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In this course, Chris Orwig investigates the Lightroom properties as a digital asset management (DAM) system—specifically, its catalogs, which track the location, metadata, and keyword tags associated with your images. The course shows how to import images into a catalog and keep them current with synchronized folders, maintain good backup practices, and recover and restore a catalog. Chris also provides his recommendations on hard drive options, and explains the process and benefits to raw processing when working with catalogs.
Once you start working with a Lightroom catalog, in a sense you're making a commitment. You're making a commitment to only make changes from within that catalog. And here what I want to do is take a look at how we can make some changes, perhaps to our images, their filename or location, and also to our folders, and how we can do that from within the catalog. I also want to take a look at what will happen if we make changes outside of the catalog or "behind Lightroom's back" so to speak and how that will cause us some problems and how we can solve those problems if we ever do that accidentally. All right! Well, let's start off within the catalog.
Here, I am inside of this Travel folder, and I have this image here, this image of this tree branch, reaching up towards the sky. I want to move this image to a different folder. To do that, it's as simple as clicking, and then dragging and dropping, and I'll drop this on to the Nature folder. This will open a dialog which says, hey, you're moving this file. Well, that's exactly what I want to do. So here I'll go ahead and click Move. This will physically relocate that file to a new folder. If we go ahead and click on that folder we can now see that, that image resides in this new folder. All right! Well, let's say we want to move a folder all together.
We want to change the location of a folder; again click and then drag and drop. And here it's saying I'm moving this files or this folder, that's what I want to do, so I'll click Move. You can see the folder now lives in a different location. All right! Well, so far we've seen we can make these changes from within Lightroom. What else can we do here? We could also rename a file. To do that, press your F2 key to open up this Rename dialog. Here, from the File Naming pulldown menu, I'll select Custom Name, and I'll go ahead and type out the name winter_branch, and then click OK in order to rename that file.
Well, here we've made all these changes from within Lightroom and all of this works. So Lightroom tracks with every change that we've made, and really this is fine, we can do as many of these changes as we need to do. Yet, let's say that one day we decide to make a change "behind Lightroom's back." Well, what's going to happen? Let's take a look. Here, if you go ahead and hover over the Nature folder, you can right-click or Ctrl+Click and choose Show in Finder or Explorer. This will open up a dialog here, and I'll just look at this one.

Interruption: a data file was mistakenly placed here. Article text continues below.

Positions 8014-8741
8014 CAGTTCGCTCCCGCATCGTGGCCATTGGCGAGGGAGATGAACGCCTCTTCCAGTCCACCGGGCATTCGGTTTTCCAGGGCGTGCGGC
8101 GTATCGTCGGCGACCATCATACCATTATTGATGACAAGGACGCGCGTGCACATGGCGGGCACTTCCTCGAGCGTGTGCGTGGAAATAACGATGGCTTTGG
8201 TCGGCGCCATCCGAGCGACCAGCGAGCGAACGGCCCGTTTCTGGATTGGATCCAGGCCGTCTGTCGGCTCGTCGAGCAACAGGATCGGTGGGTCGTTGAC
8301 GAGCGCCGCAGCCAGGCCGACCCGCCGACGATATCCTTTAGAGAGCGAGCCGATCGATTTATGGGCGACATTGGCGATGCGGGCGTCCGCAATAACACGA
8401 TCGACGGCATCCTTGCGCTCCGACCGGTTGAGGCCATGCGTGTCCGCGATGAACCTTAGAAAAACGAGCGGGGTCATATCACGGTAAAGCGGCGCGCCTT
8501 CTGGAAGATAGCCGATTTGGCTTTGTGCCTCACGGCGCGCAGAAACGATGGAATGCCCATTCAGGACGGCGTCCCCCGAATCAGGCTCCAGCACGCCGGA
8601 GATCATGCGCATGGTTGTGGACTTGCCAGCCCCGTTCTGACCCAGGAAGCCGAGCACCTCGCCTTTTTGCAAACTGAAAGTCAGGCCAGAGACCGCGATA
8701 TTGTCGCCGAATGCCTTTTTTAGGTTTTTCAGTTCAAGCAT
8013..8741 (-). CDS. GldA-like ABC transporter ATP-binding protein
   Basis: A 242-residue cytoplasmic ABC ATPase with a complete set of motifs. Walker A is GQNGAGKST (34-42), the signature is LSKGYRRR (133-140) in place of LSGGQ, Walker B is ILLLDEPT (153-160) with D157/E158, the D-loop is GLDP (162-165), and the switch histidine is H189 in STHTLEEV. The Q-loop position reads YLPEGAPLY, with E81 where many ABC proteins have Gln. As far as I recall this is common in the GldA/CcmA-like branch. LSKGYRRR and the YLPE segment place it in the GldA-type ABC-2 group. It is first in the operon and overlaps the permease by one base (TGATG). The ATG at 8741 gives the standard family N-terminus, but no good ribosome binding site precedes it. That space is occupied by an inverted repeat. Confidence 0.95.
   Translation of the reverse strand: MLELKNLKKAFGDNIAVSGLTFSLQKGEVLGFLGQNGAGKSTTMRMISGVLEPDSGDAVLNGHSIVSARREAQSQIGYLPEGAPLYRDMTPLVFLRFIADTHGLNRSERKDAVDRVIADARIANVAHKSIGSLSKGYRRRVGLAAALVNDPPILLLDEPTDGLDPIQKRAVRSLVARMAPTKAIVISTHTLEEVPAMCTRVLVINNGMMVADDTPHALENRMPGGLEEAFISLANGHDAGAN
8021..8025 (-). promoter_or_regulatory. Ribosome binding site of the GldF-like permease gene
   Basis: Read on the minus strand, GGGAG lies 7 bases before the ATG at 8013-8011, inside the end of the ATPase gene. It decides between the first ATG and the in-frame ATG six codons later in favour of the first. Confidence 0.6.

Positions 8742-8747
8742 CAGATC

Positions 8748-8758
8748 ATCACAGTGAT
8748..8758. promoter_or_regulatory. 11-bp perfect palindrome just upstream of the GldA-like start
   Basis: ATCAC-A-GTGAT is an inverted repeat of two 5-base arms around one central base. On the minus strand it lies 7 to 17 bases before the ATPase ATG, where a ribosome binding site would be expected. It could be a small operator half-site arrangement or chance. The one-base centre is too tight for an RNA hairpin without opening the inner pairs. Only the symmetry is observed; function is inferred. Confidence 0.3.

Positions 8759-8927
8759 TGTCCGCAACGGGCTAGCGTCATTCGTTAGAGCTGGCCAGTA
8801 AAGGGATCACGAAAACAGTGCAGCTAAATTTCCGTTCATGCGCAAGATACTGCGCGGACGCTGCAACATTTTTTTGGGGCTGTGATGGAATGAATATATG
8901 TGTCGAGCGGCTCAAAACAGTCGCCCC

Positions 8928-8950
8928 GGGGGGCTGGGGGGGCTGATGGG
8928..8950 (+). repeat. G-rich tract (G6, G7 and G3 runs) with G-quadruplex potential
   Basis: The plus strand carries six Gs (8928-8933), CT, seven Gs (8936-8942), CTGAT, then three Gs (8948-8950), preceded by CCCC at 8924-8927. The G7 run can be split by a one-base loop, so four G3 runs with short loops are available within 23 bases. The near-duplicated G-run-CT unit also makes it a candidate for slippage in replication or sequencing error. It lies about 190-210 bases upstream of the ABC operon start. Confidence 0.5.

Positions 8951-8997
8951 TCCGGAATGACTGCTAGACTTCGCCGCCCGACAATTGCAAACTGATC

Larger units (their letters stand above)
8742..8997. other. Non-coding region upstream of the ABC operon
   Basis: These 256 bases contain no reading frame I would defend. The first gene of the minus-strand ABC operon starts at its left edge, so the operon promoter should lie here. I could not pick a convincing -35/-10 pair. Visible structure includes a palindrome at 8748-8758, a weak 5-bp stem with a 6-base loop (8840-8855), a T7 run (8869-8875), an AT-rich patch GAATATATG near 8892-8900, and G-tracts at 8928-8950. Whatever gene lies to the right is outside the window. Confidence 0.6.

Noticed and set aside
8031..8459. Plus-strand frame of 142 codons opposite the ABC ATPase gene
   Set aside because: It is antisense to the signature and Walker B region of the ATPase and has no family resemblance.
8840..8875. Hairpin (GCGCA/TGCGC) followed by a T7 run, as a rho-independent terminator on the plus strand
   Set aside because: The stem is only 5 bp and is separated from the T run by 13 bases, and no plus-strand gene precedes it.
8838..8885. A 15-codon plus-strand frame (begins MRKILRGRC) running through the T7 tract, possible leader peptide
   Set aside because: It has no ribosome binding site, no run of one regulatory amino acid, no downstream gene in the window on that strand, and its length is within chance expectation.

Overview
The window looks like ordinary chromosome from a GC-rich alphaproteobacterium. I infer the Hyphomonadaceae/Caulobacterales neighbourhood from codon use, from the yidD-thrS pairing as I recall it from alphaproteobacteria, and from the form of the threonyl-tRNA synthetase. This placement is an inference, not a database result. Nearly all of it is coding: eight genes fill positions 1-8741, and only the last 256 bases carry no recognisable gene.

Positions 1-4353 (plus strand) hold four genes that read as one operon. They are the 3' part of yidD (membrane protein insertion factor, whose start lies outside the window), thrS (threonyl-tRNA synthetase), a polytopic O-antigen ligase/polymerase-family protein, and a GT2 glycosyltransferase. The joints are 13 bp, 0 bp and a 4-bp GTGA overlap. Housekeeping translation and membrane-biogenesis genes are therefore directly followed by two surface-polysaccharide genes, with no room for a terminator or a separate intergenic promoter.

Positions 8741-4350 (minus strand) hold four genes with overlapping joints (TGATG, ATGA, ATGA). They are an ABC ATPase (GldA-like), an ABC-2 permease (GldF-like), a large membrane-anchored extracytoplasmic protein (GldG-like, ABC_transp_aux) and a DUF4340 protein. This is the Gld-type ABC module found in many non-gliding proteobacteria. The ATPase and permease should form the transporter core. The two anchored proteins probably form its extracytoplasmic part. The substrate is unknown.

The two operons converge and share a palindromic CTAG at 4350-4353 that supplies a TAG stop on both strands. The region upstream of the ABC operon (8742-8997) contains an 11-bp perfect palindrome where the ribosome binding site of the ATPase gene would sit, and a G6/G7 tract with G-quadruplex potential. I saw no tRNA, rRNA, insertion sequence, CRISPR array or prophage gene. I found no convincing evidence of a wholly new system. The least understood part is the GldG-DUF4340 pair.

We can see we have the Nature folder in a different location. Here it is; it matches what we have in Lightroom. But without letting Lightroom know, we make a change. We drag this folder say to the Photos folder. Well, there it is. We made this change "behind Lightroom's back." Well, how does Lightroom going to handle this or what's going to happen? Well, if we go back to Lightroom all of a sudden it's going to be a little confused. Because the folder that it used to recognized, well, it's just not there anymore. Well, how can we solve this problem? Well, what you can do is you can right -click or Ctrl+Click on that folder.
This will open up a really handy dialog which says, hey, you can Find this Missing Folder. If you know where it is, you can go ahead and find it. That's what I want to do. Well, here it is in my Photos folder and subfolder Nature, I'll select that and click Choose. This will then update the catalog, so that the catalog now matches what's actually on the hard drive. So we can solve that problem if ever we make changes like that. What about other changes? For example, let's go back to that window, and to do that, I'll click on this folder, and then right-click or Ctrl+ Click and choose Show in Finder. All right! Well, here what I want to do is take a look at renaming a file.
If I go to this Nature folder, I have corwig-1, corwig-3, and winter-branch. I want to rename this back to perhaps corwig-2. I'll go ahead and rename this file, again "behind Lightroom's back," corwig-2.jpg. There it is. I solved that naming convention problem, or so I think. When I go back to Lightroom, all of a sudden this image, it has a little question mark on it, something has gone wrong. This file, it just can't find it on the hard drive.
Well, we can locate that file by clicking on that Question Mark icon. If you do that, it says, hey, we can't use this original file, we can't find it, you can locate it yourself. Here I'll click Locate, and then I'll select the file and then here click Select. When you do this it will say, are you sure you want to do this because the name was different? Well, yes I'm sure because you know what, I'm sorry but I renamed it "behind your back," Lightroom. So that is the correct image. Here we'll click Confirm and now you can see everything is fine and nice and taken care off.
So as you can see, we can use these various techniques to help solve these problems. And this is really important to see especially early on as you are starting to work with catalogs. Perhaps most importantly is this whole idea that once you start working with a catalog, really what you want to do is make changes from within that catalog. And if you do things that way, well, everything will just work out fine and you won't encounter any of this problems or issues.
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